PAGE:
Biologist and science historian Nicolas Rasmussen delicately unravels the tangled fibres of discovery, entrepreneurship and lab life in the first decades of genetic engineering... An engaging, ultimately elegiac tale of lost innocence, as researchers struggle with the angel of the search for truth on one shoulder, and the devil of wealth and fame on the other.
Gene Jockeys: Life Science and the Rise of Biotech Enterpriseby Nicolas Rasmussen
The biotech arena emerged in the 1970s and 1980s, when molecular biology, one of the fastest-moving areas of basic science in the twentieth century, met the business world. Gene Jockeys is a detailed study of the biotech projects that led to five of the first ten recombinant DNA drugs to be approved for medical use in the United States: human insulin, human/i>
The biotech arena emerged in the 1970s and 1980s, when molecular biology, one of the fastest-moving areas of basic science in the twentieth century, met the business world. Gene Jockeys is a detailed study of the biotech projects that led to five of the first ten recombinant DNA drugs to be approved for medical use in the United States: human insulin, human growth hormone, alpha interferon, erythropoietin, and tissue plasminogen activator.
Drawing on corporate documents obtained from patent litigation, as well as interviews with the ambitious biologists who called themselves gene jockeys, historian Nicolas Rasmussen chronicles the remarkable, and often secretive, work of the scientists who built a new domain between academia and the drug industry in the pursuit of intellectual rewards and big payouts. In contrast to some who critique the rise of biotechnology, Rasmussen contends that biotech was not a swindle, even if the public did pay a very high price for the development of what began as public scientific resources. Within the biotech enterprise, the work of corporate scientists went well beyond what biologists had already accomplished within universities, and it accelerated the medical use of the new drugs by several years.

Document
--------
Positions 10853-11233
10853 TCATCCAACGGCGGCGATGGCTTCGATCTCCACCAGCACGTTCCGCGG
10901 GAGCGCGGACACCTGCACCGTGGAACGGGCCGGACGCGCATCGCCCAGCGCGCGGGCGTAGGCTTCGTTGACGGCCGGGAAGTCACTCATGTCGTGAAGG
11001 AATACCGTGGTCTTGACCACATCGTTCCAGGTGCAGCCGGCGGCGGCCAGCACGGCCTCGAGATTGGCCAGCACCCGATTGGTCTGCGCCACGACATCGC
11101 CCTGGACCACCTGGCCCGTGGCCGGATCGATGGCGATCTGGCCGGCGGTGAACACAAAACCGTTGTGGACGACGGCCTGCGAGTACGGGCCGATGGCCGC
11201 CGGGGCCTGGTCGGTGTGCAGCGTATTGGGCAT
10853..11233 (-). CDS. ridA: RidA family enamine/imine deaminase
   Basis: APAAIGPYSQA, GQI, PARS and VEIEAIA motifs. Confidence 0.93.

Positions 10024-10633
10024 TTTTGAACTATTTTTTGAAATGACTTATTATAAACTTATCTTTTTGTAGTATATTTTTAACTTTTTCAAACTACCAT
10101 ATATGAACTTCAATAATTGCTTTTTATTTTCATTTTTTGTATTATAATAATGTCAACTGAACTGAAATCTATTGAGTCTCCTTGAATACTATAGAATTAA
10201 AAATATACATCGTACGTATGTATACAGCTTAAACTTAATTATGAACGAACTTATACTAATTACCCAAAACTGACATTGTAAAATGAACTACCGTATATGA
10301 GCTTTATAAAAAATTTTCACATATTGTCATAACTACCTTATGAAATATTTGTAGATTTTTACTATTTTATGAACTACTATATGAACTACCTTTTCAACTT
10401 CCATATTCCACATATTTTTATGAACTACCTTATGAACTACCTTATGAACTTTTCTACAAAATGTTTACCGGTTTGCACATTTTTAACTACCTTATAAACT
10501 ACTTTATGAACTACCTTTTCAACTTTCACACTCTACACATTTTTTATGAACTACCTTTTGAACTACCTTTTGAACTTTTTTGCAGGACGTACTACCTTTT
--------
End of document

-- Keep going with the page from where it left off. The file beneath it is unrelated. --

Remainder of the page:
In his technically detailed and readable narrative, Rasmussen focuses on the visible and often heavy hands that construct and maintain the markets in public goods like science. He looks closely at how science follows money, and vice versa, as researchers respond to the pressures and potential rewards of commercially viable innovations. In biotechnology, many of those engaged in crafting markets for genetically engineered drugs were biologists themselves who were in fact trying to do science.
This book captures that heady, fleeting moment when a biologist could expect to do great science through the private sector and be rewarded with both wealth and scientific acclaim.
This provides an engrossing blend of technical survey and business history reconmmended for science and business collections alike!
An engaging, informative work appropriate for general readers and beginning students of molecular biology or biotechnology.
Gene Jockeys deftly conveys a sense of the excitement and technical challenges of this time when free-wheeling scientists pursued their passions in newly evolving commercial settings.
Scholars generally should appreciate Rasmussen's careful research and the wide sweep of source material that he references in extensive notes.